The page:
- 5. All ill. Have just left off trying to eat breakfast. Ship rolling from side to side. Tins, buckets and people flying about in all directions, while to crown all a man fell overboard. Six men went out in the lifeboat to rescue him. It was very dangerous for there was a heavy sea and the boat was nearly capsized. We heard since that the man threw himself over and did not make the slightest effort to catch the life buoy. However, they brought him back alive and he was put in the locker for a fortnight.

- 6. All a little better this morning and up on deck to breathe the fresh air. The sea not so rough. Captain Davies has been talking to Mamma for Some time. He is a Cardiganshire man, we have discovered that he and Uncle Davies are old friends. In fact, he is the only acquaintance he has in New Zealand, excepting business men. He is quite pleased we are in his ship.

- 7. Very stormy all day.

- 8. Stormy and all sea sick. We had a very rough night.

- 9. The sea is calmer but the wind is against us and it is very cold.

- 10. All better and a fair wind. We are going in the right direction at last, but we are not out of this dreadful Bay of Biscay yet. Saw two sharks this morning.

- 11. Fair wind. Morning showery but a dry evening and a splendid sunset.

- 12. A calm morning. Ship at a standstill. Six others in sight. One was signalled. She was the Burmak of Dundee, bound for Brazil. A fine evening with a fair wind which has carried us out of Biscay's stormy Bay on to the blue Atlantic.

- 13. Rainy Day.

- 14. Very calm not a breath of air.

- 15. We all pas in succession before the Captain and the doctor to see that none of us is missing. We are first on the list - our mess being No. 1. To make up our number to eight, we have a little lame girl from Cripple College, Marylebone and an Irish protestant, a farmer's daughter from Dublin. We chose them before we embarked. Our doctor read the prayers this morning. We have a great many catholics on board. The evening is so calm and the ship rolls from side to side, there being no wind to keep her up. Captain Davies is fond of singing, so we are allowed on deck an hour later the usual time being seven. Two lanterns have been brought up and hang on a rope and some are singing Sankey and Moody's hymns as tho' their very life depended upon them. Polly and I are at one end looking on and are going below directly. Good night!

- 16. A beautiful morning. Great confusion below. All the beds are ordered up for an airing, so there is a great deal of ticketing going on. And after all the fuss Charlotte's was lost. Someone has taken possession of it and will not own to their dirty one which is lying about. Is it not A shame? Some of the girls have been breaking the rules by writing notes to the sailors. The Matron came up unexpectedly and tried to take the letter from them. There was a scuffle in which the matron's hat ( a new one) fell overboard and some knitting that she had in her hand. She is very angry. I do not know what will be done with the girls. It is a dry evening But very windy. Someone's hat has just gone overboard.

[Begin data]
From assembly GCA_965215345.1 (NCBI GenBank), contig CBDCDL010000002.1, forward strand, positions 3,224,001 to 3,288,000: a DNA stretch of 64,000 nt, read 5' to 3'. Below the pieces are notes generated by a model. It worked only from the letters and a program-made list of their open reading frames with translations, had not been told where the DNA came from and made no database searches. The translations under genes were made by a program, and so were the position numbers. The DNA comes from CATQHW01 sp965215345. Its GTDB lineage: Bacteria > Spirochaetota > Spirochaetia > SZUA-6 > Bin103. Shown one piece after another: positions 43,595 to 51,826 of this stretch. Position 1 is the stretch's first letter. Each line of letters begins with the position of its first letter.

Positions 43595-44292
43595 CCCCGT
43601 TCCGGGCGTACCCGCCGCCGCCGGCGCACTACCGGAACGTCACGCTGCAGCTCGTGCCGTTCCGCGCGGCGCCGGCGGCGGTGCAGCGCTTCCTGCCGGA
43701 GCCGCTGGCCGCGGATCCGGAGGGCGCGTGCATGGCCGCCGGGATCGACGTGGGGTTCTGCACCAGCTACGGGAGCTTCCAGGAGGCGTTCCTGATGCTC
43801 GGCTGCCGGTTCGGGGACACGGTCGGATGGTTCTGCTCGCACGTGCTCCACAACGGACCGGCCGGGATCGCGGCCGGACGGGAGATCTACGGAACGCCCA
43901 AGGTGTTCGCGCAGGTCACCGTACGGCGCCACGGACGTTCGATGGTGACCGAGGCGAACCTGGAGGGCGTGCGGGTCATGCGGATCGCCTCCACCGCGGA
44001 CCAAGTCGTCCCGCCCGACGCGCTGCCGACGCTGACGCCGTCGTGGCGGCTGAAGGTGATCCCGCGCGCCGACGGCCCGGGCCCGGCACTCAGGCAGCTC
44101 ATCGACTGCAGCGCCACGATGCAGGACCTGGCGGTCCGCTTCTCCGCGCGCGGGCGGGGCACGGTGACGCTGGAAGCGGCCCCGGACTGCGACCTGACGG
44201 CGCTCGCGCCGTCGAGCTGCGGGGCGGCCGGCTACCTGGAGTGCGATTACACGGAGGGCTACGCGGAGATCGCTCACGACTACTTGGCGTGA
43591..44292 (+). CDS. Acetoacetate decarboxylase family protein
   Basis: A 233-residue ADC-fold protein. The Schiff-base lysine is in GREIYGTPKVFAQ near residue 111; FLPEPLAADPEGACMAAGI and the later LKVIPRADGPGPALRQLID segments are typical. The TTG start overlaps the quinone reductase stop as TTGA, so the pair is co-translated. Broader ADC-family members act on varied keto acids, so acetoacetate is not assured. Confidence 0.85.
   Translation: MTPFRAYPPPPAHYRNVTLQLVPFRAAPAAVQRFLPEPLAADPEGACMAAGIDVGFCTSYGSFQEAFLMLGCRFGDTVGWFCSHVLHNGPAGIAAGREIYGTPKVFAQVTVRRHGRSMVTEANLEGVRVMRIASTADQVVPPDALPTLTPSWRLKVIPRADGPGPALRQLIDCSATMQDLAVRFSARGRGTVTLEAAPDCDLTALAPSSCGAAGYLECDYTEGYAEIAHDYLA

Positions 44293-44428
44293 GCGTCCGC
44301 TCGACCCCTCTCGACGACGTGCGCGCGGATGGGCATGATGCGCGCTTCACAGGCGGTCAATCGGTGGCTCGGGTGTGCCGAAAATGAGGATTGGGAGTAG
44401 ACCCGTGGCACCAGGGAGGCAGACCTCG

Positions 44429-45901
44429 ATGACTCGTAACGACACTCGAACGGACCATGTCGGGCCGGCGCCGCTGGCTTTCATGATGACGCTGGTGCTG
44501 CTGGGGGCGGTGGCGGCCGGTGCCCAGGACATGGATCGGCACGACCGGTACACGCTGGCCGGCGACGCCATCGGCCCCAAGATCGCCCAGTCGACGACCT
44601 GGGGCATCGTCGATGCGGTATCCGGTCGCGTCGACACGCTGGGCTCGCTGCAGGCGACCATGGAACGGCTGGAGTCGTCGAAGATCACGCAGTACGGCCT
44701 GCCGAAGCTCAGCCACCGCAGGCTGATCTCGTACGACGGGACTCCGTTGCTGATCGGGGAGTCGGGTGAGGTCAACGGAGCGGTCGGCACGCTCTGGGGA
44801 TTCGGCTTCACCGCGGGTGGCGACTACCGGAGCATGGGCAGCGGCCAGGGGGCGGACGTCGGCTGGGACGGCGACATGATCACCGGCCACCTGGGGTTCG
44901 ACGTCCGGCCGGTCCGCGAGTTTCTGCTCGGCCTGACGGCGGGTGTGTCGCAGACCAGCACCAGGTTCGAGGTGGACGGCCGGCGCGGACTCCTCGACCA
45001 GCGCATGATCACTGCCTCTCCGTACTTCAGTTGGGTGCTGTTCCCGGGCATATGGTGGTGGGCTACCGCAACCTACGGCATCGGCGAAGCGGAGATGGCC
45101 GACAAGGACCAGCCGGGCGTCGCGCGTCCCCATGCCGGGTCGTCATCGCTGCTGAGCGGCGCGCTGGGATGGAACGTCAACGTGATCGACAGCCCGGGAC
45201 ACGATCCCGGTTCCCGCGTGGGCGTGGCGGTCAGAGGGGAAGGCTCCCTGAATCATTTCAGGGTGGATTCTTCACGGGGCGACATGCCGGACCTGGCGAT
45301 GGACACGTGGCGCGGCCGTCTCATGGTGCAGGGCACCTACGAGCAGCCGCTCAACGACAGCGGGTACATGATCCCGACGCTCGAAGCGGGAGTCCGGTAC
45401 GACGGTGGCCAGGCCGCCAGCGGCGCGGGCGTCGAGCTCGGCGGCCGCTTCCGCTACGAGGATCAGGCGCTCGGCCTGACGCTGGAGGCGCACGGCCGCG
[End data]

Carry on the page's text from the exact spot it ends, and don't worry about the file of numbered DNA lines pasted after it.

- 17. Beautiful morning. Polly is Captain of the mess this week. She made a plum cake and a pie but cannot get them baked for a day or two. What do you think of that? We shall have preserved meat on the brain for we have it nearly every day in the week. Bread and treacle has been the rage the last few days. We have plenty of butter, sugar, pickles, etc. but of such inferior quality that we cannot eat them. Charlotte had a new mattress sent her by the doctor unknown to the others, so she is all right. The captain has taken a great fancy to her and she is now walking up and down the deck with him. She is looking very shy.

- 18. A very warm morning. We are nearing the Tropics. Land is to be seen in the distance, one of the Canary Isles called Palmar. (Las Palmas). With a telescope we can see the little town of Santa Cruz and the hillsides Terraced out with vines and now as we leave this behind there are two other islands coming in sight but are not so plainly seen as the first. We can just see the peak of Tenerife at a distance of 100 miles. The main deck has been in the wildest confusion all day for they are Handing the boxes up to get out suitable clothing for the hot weather. Robert has been on our deck this morning. He is going to help with the Stores all through the voyage so we shall see him every day. Had salt And potatoes for dinner. All too busy to cook anything.

- 19. Very hot, the sun is so powerful we are getting as brown as berries. There are a few invalids yet, not recovered from the seasickness. They say that if there will be fever on board every article of clothing, boxes, etc. that the passengers possess will be tossed overboard. Pleasant news is it not! There is not much wind and we have quite a workshop on the poop. We dined on salt meat today without potatoes and about an inch of bread for each that we had left from breakfast. They say extremes meet, and this was certainly a contrast to yesterday's dinners!